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    Quote Originally Posted by nicolita View Post
    AffirmitiveAnxiety, I have a tendency to want to keep the things I'm ashamed of in secret, sneaking or deceiving to do so at times. As I've gotten older, I've realized the value not only for myself, but for other people struggling with feelings of inadequacy in being more open about stuff that I'm less than proud of. It's still hard as hell, but I usually feel good once I manage to do it anyway.
    Well I think it is also cathartic because of a reveal to others, which often, as this thread notes, has little to do with other people it's more....a reveal that moves us to towards self-honesty.

    It's easier to lie to yourself more than anyone else.
    'One of (Lucas) Cranach's masterpieces, discussed by (Joseph) Koerner, is in it's self-referentiality the perfect expression of left-hemisphere emptiness and a precursor of post-modernism. There is no longer anything to point to beyond, nothing Other, so it points pointlessly to itself.' - Iain McGilChrist

    Suppose a tree fell down, Pooh, when we were underneath it?"
    "Suppose it didn't," said Pooh, after careful thought.
    Piglet was comforted by this.
    - A.A. Milne.

  5. #15
    Entertaining Cracker five sounds's Avatar
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    @gromit coming at it with the realness! The idea of integrating small bits of truth to form a more whole truth is my total aim. I had never heard of that parable, and I love what it illustrates.

    Also, the truth being kind of slippery and ever-changing is definitely something I need to keep in mind. I can become so focused on nailing it down that I narrow my scope and don't allow for variables. Especially being a enneagram 7 and an ENFP, I'm constantly pursuing change actively, so I'm sure that complicates matters.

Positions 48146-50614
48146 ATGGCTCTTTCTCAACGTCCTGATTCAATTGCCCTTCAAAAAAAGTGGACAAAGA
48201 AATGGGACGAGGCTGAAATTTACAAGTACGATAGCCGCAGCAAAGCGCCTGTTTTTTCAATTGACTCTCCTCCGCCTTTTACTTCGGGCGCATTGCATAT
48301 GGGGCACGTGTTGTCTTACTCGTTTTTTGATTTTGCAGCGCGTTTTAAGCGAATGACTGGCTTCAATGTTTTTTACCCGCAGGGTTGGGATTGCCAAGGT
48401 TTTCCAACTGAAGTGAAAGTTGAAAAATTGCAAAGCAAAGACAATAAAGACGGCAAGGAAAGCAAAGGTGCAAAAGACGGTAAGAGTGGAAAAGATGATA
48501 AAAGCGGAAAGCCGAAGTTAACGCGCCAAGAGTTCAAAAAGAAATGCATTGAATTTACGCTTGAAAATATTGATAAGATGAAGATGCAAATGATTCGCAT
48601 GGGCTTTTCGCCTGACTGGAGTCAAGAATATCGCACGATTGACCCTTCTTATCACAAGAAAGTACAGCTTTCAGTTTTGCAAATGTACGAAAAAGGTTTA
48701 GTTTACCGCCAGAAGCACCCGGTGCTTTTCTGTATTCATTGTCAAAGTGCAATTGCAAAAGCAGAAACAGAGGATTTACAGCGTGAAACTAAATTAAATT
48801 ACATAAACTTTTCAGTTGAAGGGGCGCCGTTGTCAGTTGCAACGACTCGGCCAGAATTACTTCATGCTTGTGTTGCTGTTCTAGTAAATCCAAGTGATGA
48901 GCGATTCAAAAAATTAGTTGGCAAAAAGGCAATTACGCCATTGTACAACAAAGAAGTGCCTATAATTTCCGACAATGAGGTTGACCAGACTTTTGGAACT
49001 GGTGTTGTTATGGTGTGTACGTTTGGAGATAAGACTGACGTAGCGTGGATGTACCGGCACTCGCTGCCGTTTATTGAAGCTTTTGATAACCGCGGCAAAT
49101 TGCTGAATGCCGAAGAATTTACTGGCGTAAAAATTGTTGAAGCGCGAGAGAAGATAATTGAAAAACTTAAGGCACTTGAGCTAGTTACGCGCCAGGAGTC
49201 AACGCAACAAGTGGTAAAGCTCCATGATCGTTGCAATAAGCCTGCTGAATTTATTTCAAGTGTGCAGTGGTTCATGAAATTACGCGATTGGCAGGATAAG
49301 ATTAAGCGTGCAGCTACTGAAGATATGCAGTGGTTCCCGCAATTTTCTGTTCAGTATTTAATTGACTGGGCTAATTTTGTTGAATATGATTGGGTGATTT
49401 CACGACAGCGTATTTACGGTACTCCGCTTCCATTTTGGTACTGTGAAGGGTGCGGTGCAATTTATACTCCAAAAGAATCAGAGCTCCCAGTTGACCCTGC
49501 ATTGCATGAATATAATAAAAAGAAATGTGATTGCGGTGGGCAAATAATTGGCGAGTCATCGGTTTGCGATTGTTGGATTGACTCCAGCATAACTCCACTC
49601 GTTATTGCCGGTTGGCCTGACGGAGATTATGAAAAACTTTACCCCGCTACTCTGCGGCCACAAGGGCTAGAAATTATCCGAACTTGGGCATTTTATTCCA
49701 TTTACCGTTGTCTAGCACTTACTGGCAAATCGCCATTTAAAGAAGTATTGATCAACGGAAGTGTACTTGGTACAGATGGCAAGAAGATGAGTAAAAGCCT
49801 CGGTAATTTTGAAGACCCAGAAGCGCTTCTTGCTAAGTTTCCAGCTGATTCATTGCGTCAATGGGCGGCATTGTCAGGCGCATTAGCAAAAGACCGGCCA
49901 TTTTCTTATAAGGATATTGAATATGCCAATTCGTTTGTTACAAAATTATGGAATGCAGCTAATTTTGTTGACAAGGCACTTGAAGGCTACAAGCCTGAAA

I just hate the idea of being some equivalent of the smelly kid in class who doesn't know it or the aunt who talks about her dead shih tzu every time you see her.
    You hem me in -- behind and before;
    you have laid your hand upon me.
    Such knowledge is too wonderful for me,
    too lofty for me to attain.

  6. #16
    Entertaining Cracker five sounds's Avatar
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    Quote Originally Posted by AffirmitiveAnxiety View Post
    Well I think it is also cathartic because of a reveal to others, which often, as this thread notes, has little to do with other people it's more....a reveal that moves us to towards self-honesty.

    It's easier to lie to yourself more than anyone else.
    Yeah, it may very well be the thought of helping others by sharing that gives me the courage to do so. Whenever someone else shares something about themselves that is unflattering or whatever the case may be and I feel encouraged by it, I try to communicate that to the person who did it. I think it's important to do, especially in this era of glossy photo-shopped and hyper-edited versions of ourselves being blasted into the world.
    You hem me in -- behind and before;
    you have laid your hand upon me.
    Such knowledge is too wonderful for me,
    too lofty for me to attain.

  7. #17
    Wake, See, Sing, Dance Cellmold's Avatar
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    Quote Originally Posted by nicolita View Post
    Yeah, it may very well be the thought of helping others by sharing that gives me the courage to do so. Whenever someone else shares something about themselves that is unflattering or whatever the case may be and I feel encouraged by it, I try to communicate that to the person who did it. I think it's important to do, especially in this era of glossy photo-shopped and hyper-edited versions of ourselves being blasted into the world.
    Definitely. I'll admit to a game I play with myself, I deliberately think of a hypothetical scenario and try to engage with it as if it were real....and I do so under the questioning of what I might do or react in a situation.

    The more I do it the more I let the truth out to myself about how I might react based on past experience and knowledge of my preferences, triggers and weaknesses. Doing this means that I am not deluding myself and otherwise pretending I would react in a more positive manner than I actually would.

    For example the other day on a train I was wondering about what I would do if I were presented with a person assaulting another person right in front of me.

    "Well" I thought.

    "Of course I would act and try to restrain the person and help the one in distress"

    "Would you though? " I replied.


    "YES!"

    "Ok...think about it, have you ever had anyone jump out at you and shock you suddenly?"

    "Yes..."